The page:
Observing or listening to persons, places, or activities?usually in a secretive or unobtrusive manner?with the aid of electronic devices such as cameras, microphones, tape recorders, or wire taps. The objective of electronic surveillance when used in law enforcement is to gather evidence of a crime or to accumulate intelligence about suspected criminal activity. Corporations use electronic surveillance to maintain the security of their buildings and grounds or to gather information about competitors.
Cameras are used for traffic surveillance in the Manhattan neighborhood of Chelsea.
Electronic surveillance permeates almost every aspect of life in the United States. In the public sector, the president, Congress, judiciary, military, and law enforcement all use some form of this technology. In the private sector, business competitors, convenience stores, shopping centers, apartment buildings, parking facilities, hospitals, banks, employers, and spouses have employed various methods of electronic eavesdropping. Litigation has even arisen from covert surveillance of restrooms.
Three types of electronic surveillance are most prevalent: WIRE TAPPING, bugging, and videotaping. Wire tapping intercepts telephone calls and telegraph messages by physically penetrating the wire circuitry. Someone must actually "tap" into telephone or telegraph wires to accomplish this type of surveillance. Bugging is accomplished without the aid of telephone wires, usually by placing a small microphone or other listening device in one location to transmit conversations to a nearby receiver and recorder. Video surveillance is performed by conspicuous or hidden cameras that transmit and record visual images that may be watched simultaneously or reviewed later on tape.
Electronic eavesdropping serves several purposes: (1) enhancement of security for persons and property; (2) detection and prevention of
criminal, wrongful, or impermissible activity; and (3) interception, protection, or appropriation of valuable, useful, scandalous, embarrassing, and discrediting information. The law attempts to strike a balance between the need for electronic surveillance and the privacy interests of those affected.
The FOURTH AMENDMENT to the U.S. Constitution protects the "right of the people to be secure in their persons, houses, papers, and effects, against unreasonable searches and seizures." It further provides that "no Warrants shall issue, but upon PROBABLE CAUSE, supported by Oath or affirmation, and particularly describing the place to be searched, and the persons or things to be seized."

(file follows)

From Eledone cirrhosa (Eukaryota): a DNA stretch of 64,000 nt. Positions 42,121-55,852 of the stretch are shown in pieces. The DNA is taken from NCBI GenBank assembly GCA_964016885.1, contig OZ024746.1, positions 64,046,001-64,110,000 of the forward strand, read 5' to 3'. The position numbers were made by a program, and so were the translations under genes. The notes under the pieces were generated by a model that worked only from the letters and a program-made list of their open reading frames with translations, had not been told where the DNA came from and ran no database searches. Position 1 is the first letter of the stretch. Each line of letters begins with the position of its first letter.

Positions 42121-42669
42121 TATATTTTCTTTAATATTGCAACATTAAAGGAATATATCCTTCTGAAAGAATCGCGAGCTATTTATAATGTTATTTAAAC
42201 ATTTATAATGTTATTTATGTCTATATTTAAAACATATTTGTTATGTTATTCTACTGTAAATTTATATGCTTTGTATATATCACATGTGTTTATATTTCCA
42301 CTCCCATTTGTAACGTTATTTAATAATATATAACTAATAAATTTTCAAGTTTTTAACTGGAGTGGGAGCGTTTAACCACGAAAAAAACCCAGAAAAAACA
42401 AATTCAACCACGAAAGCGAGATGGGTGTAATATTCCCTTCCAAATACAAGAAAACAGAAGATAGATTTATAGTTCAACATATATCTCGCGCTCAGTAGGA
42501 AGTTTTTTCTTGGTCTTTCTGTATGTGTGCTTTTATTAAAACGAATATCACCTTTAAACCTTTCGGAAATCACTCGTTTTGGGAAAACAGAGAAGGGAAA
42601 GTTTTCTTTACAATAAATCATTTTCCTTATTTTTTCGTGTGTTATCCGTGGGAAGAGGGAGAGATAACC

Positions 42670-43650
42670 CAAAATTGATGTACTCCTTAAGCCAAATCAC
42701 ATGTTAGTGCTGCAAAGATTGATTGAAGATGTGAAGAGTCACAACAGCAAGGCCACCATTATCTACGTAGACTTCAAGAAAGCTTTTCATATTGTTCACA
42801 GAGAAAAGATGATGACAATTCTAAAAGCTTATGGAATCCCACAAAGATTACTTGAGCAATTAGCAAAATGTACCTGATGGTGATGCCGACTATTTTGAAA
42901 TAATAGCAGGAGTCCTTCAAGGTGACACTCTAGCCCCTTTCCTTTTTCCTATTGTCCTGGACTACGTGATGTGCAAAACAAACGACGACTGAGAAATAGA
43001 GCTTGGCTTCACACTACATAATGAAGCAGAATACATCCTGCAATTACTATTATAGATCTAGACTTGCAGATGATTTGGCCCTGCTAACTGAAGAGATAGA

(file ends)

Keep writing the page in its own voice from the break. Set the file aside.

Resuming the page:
Electronic surveillance did not exist in 1789, when this amendment was written and was probably not contemplated by the Founding Fathers. But the colonists were familiar with unbridled methods of law enforcement. British officials conducted warrantless SEARCHES AND SEIZURES, and made arrests based on mere suspicion. Even when a search was made pursuant to a warrant, the warrant was often general in nature, vesting British officials with absolute discretion to determine the scope and duration of the search.
The Fourth Amendment was carefully drafted in response to this colonial experience. It provides two basic protections. First, it prohibits government officials, or persons acting under color of law, from performing unreasonable searches and seizures. Second, it forbids magistrates from issuing warrants that are not supported by probable cause or that fail to specify the persons, places, and things subject to search and seizure. The Supreme Court has held that searches performed without a warrant are presumptively unreasonable. When a search is presumptively unreasonable, evidence seized by the police during the search will not be admissible against the defendant at trial unless the prosecution demonstrates that the evidence seized falls within an exception to the warrant requirement such as the "good faith" exception.
The Supreme Court first considered the Fourth Amendment implications of electronic surveillance in OLMSTEAD V. UNITED STATES, 277 U.S. 438, 48 S. Ct. 564, 72 L. Ed. 944 (1928). In Olmstead, federal agents intercepted incriminating conversations by tapping the telephone wires outside the defendant's home without a warrant or his consent. In a 5 to 4 decision, the...